November 24, 2019

Founder of Lowell Observatory Got High in Prescott

Percival Lowell
Percival Lowell’s life changed after reading Camille Flammarion’s “La Planete Mars.” It was then that he dedicated his life to the study of astronomy. His greatest legacy was building the Lowell Observatory in Flagstaff. A renowned scientist in his own time, he came to Prescott, AZ over the Thanksgiving holiday of 1909 to spend time with his friend, Judge EM Doe.

He would also take the opportunity to give a spell-binding lecture to a delighted crowd at Elks’ Theater about the potential of intelligent life on Mars. “It was Prof. Lowell who first offered proof to show that Mars is inhabited,” the newspaper proclaimed, “and because of his achievements has been honored with membership by the highest scientific societies of Europe.”
Although it’s not widely publicized at the Lowell Observatory today, Percival, “a millionaire several times,” originally built his observatory in hopes of spying a civilization on the red planet.  Indeed, that was the reason for naming the observatory’s perch “Mars Hill.” The less powerful telescopes of the day seemed to show straight-lined canals on the Mars surface and Lowell wanted a more powerful telescope to take a closer look. He chose Flagstaff for its high elevation, often clear skies and its remoteness from city lights. This was the first time anyone had taken these factors into consideration in the placement of a telescope, and is something that has been practiced ever since. 

It was these early 20th century observations and speculations that inspired novelists like HG Wells, and helped give birth to the genre of science fiction. Of course, the idea of intelligent life on Mars seems ridiculous to us today, but Lowell applied good science techniques to the information he had at the time. In fact, it took the Mariner missions of the 1970s before the mysterious canal features of Mars were definitively proven to be optical illusions.

Lowell's visit to Prescott and his free lecture was met with great anticipation and excitement. “Those who hear his lecture Wednesday evening will find it instructive and entertaining and the distinguished scientist should be greeted by a crowded house,” the paper predicted. “He is engaged in astronomical work purely from love of the science. The local observatory located in Flagstaff…was built and is maintained at his own expense and is considered one of the finest in the world.”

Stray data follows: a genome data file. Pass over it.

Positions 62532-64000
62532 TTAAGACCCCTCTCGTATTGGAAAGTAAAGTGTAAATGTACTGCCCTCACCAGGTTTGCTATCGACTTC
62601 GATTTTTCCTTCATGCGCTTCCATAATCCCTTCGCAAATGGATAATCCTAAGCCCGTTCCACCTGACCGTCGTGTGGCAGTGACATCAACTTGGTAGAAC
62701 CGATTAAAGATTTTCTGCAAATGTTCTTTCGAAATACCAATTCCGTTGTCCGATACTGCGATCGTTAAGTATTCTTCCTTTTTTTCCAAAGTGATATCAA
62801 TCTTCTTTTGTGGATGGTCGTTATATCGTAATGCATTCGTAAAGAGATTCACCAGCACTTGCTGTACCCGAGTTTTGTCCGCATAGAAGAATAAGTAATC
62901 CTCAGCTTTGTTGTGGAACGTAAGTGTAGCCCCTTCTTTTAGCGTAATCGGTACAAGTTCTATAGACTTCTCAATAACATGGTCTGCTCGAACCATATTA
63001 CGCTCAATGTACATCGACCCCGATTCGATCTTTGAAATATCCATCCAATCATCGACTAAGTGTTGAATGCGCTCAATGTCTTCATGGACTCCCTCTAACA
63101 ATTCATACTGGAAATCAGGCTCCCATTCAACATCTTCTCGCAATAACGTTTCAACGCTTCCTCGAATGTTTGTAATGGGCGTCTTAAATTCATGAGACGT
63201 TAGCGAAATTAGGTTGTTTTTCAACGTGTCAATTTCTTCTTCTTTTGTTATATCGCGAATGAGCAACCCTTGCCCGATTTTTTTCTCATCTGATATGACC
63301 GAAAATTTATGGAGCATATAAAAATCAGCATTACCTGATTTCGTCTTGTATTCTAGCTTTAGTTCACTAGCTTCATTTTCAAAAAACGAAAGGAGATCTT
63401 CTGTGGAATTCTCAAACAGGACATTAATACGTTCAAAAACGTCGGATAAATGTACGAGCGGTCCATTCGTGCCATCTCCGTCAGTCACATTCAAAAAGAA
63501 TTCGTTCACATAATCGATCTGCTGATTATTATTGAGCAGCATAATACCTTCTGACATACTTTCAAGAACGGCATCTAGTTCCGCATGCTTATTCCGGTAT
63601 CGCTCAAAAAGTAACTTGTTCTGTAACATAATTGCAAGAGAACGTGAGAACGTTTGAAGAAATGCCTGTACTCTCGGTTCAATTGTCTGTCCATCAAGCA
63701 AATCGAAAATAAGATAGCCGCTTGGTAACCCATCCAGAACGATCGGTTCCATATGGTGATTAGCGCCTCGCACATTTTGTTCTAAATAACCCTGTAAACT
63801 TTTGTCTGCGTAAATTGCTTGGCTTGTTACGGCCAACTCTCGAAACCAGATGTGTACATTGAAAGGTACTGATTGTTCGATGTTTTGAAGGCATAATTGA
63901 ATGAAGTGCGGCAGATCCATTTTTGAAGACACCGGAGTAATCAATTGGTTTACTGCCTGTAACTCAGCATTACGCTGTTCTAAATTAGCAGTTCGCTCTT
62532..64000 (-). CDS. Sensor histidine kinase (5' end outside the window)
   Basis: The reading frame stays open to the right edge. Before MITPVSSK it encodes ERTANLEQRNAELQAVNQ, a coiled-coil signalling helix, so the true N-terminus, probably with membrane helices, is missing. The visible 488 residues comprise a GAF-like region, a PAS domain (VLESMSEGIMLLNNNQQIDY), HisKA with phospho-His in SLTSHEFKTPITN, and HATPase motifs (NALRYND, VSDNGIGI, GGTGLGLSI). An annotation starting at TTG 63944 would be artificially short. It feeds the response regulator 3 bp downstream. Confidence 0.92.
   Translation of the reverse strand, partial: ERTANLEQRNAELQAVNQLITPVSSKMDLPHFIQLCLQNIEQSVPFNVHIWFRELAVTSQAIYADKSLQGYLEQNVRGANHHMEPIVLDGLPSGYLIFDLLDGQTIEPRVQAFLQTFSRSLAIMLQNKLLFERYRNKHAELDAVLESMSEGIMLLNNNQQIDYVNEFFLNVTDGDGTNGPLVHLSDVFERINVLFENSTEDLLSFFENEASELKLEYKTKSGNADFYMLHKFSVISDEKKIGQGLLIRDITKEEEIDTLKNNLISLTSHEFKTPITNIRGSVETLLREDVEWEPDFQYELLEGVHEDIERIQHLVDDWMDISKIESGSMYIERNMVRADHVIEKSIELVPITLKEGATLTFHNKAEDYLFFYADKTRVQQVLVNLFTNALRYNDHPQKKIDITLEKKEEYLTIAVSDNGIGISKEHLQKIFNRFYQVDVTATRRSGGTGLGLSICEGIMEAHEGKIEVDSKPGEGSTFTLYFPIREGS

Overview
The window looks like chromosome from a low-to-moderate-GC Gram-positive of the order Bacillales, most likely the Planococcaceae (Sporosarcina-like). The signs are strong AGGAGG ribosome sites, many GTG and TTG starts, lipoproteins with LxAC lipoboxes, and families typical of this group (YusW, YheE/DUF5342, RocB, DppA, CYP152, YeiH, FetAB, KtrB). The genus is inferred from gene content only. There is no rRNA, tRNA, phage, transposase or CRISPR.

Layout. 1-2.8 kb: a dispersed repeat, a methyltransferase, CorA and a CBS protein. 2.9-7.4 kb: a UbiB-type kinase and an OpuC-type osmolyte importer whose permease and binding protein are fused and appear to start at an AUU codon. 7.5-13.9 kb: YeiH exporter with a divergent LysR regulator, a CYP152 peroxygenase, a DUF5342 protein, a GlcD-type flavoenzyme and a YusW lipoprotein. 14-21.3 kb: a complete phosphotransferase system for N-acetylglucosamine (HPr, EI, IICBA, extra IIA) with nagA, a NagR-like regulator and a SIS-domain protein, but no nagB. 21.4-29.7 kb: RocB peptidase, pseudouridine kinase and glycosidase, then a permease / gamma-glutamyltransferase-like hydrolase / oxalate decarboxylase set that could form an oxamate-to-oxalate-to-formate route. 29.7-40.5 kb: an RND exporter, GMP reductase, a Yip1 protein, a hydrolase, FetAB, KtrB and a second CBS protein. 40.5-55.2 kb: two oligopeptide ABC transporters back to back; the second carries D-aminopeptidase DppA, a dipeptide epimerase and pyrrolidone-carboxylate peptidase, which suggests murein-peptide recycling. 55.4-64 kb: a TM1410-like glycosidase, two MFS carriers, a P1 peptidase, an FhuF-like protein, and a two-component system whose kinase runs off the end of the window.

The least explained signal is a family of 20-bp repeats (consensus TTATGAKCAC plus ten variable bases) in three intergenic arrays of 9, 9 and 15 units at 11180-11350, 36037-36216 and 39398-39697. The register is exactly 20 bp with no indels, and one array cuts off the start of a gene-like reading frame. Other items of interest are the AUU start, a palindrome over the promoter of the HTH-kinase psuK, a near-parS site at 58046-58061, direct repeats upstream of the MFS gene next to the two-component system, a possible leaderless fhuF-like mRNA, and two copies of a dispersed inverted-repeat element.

His speech at the Elks made a deep impression.  The “lecture on astronomical subjects was a treat such as has never before been enjoyed in the city,” the paper stated. 

After the lecture, the Yavapai Club held a “smoker” event to honor both Prof. Lowell and the new commanding officer at Whipple Barracks, Major Kirby. Smoker events involved cannabis and were both common and popular in early 20th century Prescott. Marijuana consumption was legal then and the species of life was without stigma.

“Good fellowship, excellent speeches and a general fine time were the features of the smoker tendered last evening,” the paper declared. It “was one of the most pleasing affairs that has ever been given at the Yavapai Club, which is famed for its hospitality." The smoker was attended "by nearly 100 members of the club and the merrymaking continued until the clock struck 12.” It is likely that Lowell’s host, Judge Doe, as well as many other local dignitaries were in attendance.

When marijuana was legal, Prescott, AZ used to hold annual "Smoker" events where cannabis was recreationally smoked. (Includes one of the first published uses of the word "weed").

“Personally, Prof. Lowell is of pleasing fellowship,” the paper reported, “and during his brief sojourn in this city made a deep impression on many he met."

"Lowell has been described by other planetary scientists as 'the most influential popularizer of planetary science in America before Carl Sagan,'" and his positive legacy continues today. Beside his observatory, he also has craters on the Moon and Mars named after him. Even as late as 2015, the newly discovered Regio on Pluto was named in his honor.


To see all the #PrescottAZHistory articles about CELEBRITIES who visited Prescott: CLICK HERE

Follow #PrescottAZHistory in one of the following social media to be sure you get the latest article!

Want more Prescott history? Join the "Celebrating Historic Prescott" group.
(Daily pics and featured articles.)
Drew Desmond is on Facebook (For the latest article and posts about Drew's writing.)

Follow the Prescott AZ History Blog on Twitter @PrescottAZHist
(Daily pic featured at 7 am & 7 pm and featured articles.)

Prescott AZ History is on Pinterest
(For the latest article.)

Follow PrescottAZHistory on Instagram

Weekly Journal-Miner, 11/24/1909; Pg. 8, Cols. 1-2
Weekly Journal-Miner, 11/24/1909; Pg. 2, Col. 3
Weekly Journal-Miner, 12/1/1909; Pg. 8, Col. 6
Weekly Journal-Miner, 12/1/1909; Pg. 6, Col. 2
Bio background from Wikipedia

No comments:

Post a Comment